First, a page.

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Jane Boleyn: The True Story of the Infamous Lady Rochfordby Julia Fox
Synopses & Reviews
In a life of extraordinary drama, Jane Boleyn was catapulted from relative obscurity to the inner circle of King Henry VIII. As powerful men and women around her became victims of Henrys ruthless and absolute power, including her own husband and sister-in-law, Queen Anne Boleyn, Janes allegiance to the volatile monarchy was sustained and rewarded. But the price for her loyalty would eventually be her undoing and the ruination of her name. For centuries, little beyond rumor and scandal has been associated with “the infamous Lady Rochford.” But now historian Julia Fox sets the record straight and restores dignity to this much-maligned figure whose life and reputation were taken from her.
Born to aristocratic parents in the English countryside, young Jane Parker found a suitable match in George Boleyn, brother to Anne, the woman who would eventually be the touchstone of Englands greatest political and religious crisis. Once settled in the bustling, spectacular court of Henry VIII as the wife of a nobleman, Jane was privy to the regal festivities of masques and jousts, royal births and funerals, and she played an intimate part in the drama and gossip that swirled around the kings court.
But it was Anne Boleyns descent from palace to prison that first thrust Jane into the spotlight. Impatient with Annes inability to produce a male heir, King Henry accused the queen of treason and adultery with a multitude of men, including her own brother, George. Jane was among those interrogated in the scandal, and following two swift strokes from the executioners blade, she lost her husband and her sister-in-law, her inheritance and her place in court society.
Now the thirty-year-old widow of a traitor, Jane had to ensure her survival and protect her own interests by securing land and income. With sheer determination, she navigated her way back into royal favor by becoming lady-in-waiting to Henrys three subsequent brides, Jane Seymour, Anne of Cleves, and Catherine Howard. At last Janes future seemed secure-until an unwitting misstep involving the sexual intrigues of young Queen Catherine destroyed the life and reputation Jane worked so hard to rebuild.
Drawing upon her own deep knowledge and years of original research, Julia Fox brings us into the inner sanctum of court life, laced with intrigue and encumbered by disgrace. Through the eyes and ears of Jane Boleyn, we witness the myriad players of the stormy Tudor period. Jane emerges as a courageous spirit, a modern woman forced by circumstances to fend for herself in a privileged but vicious world.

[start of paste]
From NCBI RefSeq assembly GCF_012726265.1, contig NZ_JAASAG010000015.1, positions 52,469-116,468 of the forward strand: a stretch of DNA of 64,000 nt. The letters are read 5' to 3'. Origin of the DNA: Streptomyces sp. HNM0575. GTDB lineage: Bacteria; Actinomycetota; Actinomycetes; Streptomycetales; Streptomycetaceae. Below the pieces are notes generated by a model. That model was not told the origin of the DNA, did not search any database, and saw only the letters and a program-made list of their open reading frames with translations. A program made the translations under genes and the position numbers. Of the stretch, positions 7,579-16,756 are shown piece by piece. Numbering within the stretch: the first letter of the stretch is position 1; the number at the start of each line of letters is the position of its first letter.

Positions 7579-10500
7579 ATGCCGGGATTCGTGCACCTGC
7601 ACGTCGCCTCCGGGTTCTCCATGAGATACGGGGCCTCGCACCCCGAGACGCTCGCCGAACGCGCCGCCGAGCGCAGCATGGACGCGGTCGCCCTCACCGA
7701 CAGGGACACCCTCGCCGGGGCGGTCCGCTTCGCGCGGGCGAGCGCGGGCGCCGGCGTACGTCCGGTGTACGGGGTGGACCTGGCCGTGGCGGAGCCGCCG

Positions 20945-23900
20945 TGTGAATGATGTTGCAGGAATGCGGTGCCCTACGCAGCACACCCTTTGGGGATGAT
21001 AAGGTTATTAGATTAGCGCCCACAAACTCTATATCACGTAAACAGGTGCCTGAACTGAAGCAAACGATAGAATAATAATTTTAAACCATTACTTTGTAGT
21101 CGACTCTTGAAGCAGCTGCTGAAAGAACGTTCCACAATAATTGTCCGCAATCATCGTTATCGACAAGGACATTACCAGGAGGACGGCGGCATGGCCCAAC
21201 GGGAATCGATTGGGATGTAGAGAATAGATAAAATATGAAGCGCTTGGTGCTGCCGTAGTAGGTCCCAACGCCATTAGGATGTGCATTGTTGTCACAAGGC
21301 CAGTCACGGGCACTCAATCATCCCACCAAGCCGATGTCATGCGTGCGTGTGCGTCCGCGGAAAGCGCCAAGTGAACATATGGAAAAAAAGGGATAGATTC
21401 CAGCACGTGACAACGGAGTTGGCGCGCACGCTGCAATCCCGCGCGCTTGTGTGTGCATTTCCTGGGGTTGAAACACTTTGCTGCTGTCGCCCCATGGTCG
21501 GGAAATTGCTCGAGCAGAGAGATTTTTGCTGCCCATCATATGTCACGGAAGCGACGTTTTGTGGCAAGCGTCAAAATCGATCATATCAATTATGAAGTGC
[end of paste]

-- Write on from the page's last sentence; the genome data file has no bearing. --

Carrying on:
"Wife of Anne Boleyn's brother George, Jane, Viscountess Rochford, has been painted by historians, beginning with the Protestant Elizabethan John Foxe, as a barren, jealous shrew who lied about George and Anne's incestuous relationship, helping send them to their deaths for treason against Henry VIII. Jane herself was executed for treason several years later for abetting the adultery of Henry's fifth wife, Catherine Howard. According to Fox's revisionist account, Jane was faithful to the opportunistic Boleyn clan; she didn't rush to slander her husband, but succumbed under Thomas Cromwell's relentless interrogation, repeating an indiscretion by Anne about Henry's sexual dysfunction. Moreover, Fox says, George's execution was a financial blow to Jane — his royal perquisites of lands and offices were seized. Jane clawed her way back to a senior court position when she was ordered by Catherine Howard to pass messages to her lover, and Jane's complicity, according to Fox, opened the door for historians to excoriate Jane for her sister-in-law's death. In her debut, Fox never quite convinces readers that her lackluster, almost faceless Jane is a courageous, mostly blameless victim of court intrigues, and this amateurish, toothless history is more a rehash of Anne's rise and fall with a tag-on about Catherine's foolhardiness. (Jan.)" Publishers Weekly (Copyright Reed Business Information, Inc.)
About the Author
After graduating from the University of London, Julia Fox taught history in both public and private schools for a number of years, specializing in the Tudors and in nineteenth-century Britain and Europe. She currently lives in London with her husband, the historian John Guy, and their two cats. Jane Boleyn is her first book.
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